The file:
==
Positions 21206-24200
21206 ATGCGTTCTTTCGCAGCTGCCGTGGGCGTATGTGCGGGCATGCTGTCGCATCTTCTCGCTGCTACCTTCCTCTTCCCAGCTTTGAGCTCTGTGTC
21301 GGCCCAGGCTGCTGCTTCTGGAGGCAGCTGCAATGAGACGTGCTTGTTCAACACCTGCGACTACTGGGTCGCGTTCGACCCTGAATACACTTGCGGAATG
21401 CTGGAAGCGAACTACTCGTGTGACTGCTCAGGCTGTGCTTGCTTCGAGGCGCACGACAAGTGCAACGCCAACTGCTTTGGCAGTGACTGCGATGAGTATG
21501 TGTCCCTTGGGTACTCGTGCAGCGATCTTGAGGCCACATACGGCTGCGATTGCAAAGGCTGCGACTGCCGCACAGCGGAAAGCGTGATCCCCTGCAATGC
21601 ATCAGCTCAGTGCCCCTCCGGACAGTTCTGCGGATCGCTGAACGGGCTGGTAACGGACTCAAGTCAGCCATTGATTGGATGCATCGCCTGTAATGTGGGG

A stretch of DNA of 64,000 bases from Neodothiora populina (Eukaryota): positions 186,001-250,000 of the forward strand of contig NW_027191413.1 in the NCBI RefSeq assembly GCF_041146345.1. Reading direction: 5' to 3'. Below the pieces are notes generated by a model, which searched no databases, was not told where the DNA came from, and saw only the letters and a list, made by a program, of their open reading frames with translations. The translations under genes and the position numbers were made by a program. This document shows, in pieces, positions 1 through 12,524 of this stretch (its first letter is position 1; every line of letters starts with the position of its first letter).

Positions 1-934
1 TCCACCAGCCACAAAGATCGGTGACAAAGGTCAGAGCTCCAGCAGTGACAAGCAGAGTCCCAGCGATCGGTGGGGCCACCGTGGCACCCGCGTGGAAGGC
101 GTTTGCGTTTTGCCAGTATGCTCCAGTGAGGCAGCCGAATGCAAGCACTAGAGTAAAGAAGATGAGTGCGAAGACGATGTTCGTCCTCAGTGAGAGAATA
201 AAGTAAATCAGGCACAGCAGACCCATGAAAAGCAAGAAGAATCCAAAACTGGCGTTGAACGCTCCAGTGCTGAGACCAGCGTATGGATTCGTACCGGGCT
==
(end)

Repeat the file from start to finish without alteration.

Positions 21206-24200
21206 ATGCGTTCTTTCGCAGCTGCCGTGGGCGTATGTGCGGGCATGCTGTCGCATCTTCTCGCTGCTACCTTCCTCTTCCCAGCTTTGAGCTCTGTGTC
21301 GGCCCAGGCTGCTGCTTCTGGAGGCAGCTGCAATGAGACGTGCTTGTTCAACACCTGCGACTACTGGGTCGCGTTCGACCCTGAATACACTTGCGGAATG
21401 CTGGAAGCGAACTACTCGTGTGACTGCTCAGGCTGTGCTTGCTTCGAGGCGCACGACAAGTGCAACGCCAACTGCTTTGGCAGTGACTGCGATGAGTATG
21501 TGTCCCTTGGGTACTCGTGCAGCGATCTTGAGGCCACATACGGCTGCGATTGCAAAGGCTGCGACTGCCGCACAGCGGAAAGCGTGATCCCCTGCAATGC
21601 ATCAGCTCAGTGCCCCTCCGGACAGTTCTGCGGATCGCTGAACGGGCTGGTAACGGACTCAAGTCAGCCATTGATTGGATGCATCGCCTGTAATGTGGGG

A stretch of DNA of 64,000 bases from Neodothiora populina (Eukaryota): positions 186,001-250,000 of the forward strand of contig NW_027191413.1 in the NCBI RefSeq assembly GCF_041146345.1. Reading direction: 5' to 3'. Below the pieces are notes generated by a model, which searched no databases, was not told where the DNA came from, and saw only the letters and a list, made by a program, of their open reading frames with translations. The translations under genes and the position numbers were made by a program. This document shows, in pieces, positions 1 through 12,524 of this stretch (its first letter is position 1; every line of letters starts with the position of its first letter).

Positions 1-934
1 TCCACCAGCCACAAAGATCGGTGACAAAGGTCAGAGCTCCAGCAGTGACAAGCAGAGTCCCAGCGATCGGTGGGGCCACCGTGGCACCCGCGTGGAAGGC
101 GTTTGCGTTTTGCCAGTATGCTCCAGTGAGGCAGCCGAATGCAAGCACTAGAGTAAAGAAGATGAGTGCGAAGACGATGTTCGTCCTCAGTGAGAGAATA
201 AAGTAAATCAGGCACAGCAGACCCATGAAAAGCAAGAAGAATCCAAAACTGGCGTTGAACGCTCCAGTGCTGAGACCAGCGTATGGATTCGTACCGGGCT